Starlink, Magic Wrought Useful, by Babelfish


Clarke's Third Law: Any sufficiently advanced technology is indistinguishable from magic.

Like some SST correspondents, I grew up in the frenzy of the 50s cold war. Missile Gaps. Sergei Korolev dueling with Werner Von Braun. Secret Russian super-rockets were hurling dogs, sputniks, Yuri Gagarin and Valentina Tereshkova into orbit. US rockets were failing in many interesting and explosive ways. 

I think we all eventually learned that failures were to be expected and are now understood to be part of the price to pay for cutting edge technological advance. My dad taught me a valuable lesson in the evolutionary process of engineering when I gave him a VIP tour of the External Fuel Tank assembly facility, through the mighty machines we used. He commented that they were like the machines he had worked on while making missiles in the mid -fifties but grown very much larger. When I mentioned that to my engineer friends they all smiled and proceeded to tell takes of how that was true in so many ways. 

I read a lot of science fiction when younger. I remember being impressed that private industry was expected by many authors to make use of space and be the routine way to get into space. In 2001: A Space Odyssey, you took Pan Am to orbit. When I worked on the Shuttle program that all looked like science fiction. The Air Force and Navy were much larger drivers of space usage than many remember and, while Ariane Space was getting stood up in 1980, there was a time that any US civilian satellites were launched by NASA. NASA even got Congress to mandate that military satellites would be launched on the Shuttle.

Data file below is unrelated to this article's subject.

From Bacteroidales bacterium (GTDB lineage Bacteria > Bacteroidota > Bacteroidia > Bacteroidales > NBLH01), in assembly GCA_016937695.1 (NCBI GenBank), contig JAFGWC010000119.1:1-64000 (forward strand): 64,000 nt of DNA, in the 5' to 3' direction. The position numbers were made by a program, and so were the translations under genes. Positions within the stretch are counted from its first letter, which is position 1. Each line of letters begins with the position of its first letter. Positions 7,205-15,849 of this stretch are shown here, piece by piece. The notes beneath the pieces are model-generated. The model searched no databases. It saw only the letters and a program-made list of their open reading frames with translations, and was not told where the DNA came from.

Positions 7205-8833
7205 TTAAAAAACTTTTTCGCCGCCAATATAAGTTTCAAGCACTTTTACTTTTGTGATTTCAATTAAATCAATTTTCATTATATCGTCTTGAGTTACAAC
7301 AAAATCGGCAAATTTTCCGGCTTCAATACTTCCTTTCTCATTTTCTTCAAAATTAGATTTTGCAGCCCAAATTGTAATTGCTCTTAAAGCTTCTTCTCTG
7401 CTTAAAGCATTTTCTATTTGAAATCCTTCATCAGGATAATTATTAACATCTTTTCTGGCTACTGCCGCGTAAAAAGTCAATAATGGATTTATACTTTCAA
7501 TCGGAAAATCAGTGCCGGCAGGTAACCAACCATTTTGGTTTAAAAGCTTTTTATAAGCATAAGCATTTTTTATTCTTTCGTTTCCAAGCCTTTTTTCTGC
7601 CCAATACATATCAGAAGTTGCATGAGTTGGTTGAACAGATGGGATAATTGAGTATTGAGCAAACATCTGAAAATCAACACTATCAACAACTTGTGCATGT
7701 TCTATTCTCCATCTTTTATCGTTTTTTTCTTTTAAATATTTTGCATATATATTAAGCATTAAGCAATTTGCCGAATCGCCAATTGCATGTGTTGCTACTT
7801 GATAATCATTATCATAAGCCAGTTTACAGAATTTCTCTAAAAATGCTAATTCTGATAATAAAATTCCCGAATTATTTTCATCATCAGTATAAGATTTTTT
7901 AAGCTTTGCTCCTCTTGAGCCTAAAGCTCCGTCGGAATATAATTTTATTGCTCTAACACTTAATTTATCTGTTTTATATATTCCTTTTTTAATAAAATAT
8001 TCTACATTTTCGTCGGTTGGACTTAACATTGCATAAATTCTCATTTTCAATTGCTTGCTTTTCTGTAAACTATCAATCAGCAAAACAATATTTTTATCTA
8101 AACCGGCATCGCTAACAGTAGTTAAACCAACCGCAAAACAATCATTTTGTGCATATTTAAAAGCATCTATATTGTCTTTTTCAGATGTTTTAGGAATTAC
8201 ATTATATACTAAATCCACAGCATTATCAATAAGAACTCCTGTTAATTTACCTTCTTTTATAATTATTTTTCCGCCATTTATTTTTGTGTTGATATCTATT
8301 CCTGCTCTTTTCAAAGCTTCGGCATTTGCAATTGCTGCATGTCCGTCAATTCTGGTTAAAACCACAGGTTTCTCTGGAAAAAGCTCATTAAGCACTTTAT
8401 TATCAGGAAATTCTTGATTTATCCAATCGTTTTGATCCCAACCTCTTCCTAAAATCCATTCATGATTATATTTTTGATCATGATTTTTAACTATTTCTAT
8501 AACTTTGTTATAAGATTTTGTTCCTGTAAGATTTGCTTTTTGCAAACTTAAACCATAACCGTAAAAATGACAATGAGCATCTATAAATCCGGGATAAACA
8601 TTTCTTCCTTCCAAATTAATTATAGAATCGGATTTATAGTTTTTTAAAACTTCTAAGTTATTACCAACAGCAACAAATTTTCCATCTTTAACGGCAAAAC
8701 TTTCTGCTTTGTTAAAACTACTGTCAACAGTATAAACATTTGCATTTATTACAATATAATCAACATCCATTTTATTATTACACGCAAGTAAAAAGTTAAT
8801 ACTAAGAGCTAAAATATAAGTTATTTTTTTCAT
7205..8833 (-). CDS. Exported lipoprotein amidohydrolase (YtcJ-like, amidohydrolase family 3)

The USAF was wroth with space anger about that. I mean seriously wrothed off. Trying to manage their wroth, they concocted a security program for we Shuttle contractors. I attended a meeting where they proposed to take our location, the legendary Michoud Assembly Facility, and ring it with armed guards. People on the NASA and Martin Marietta side of the table were speechless and just about cross-eyed. Regrettably, in 1986, losing Challenger and two other consecutive failures (Delta II and a big Titan 34D) brought that to an end.

Disruption and disruptive technology.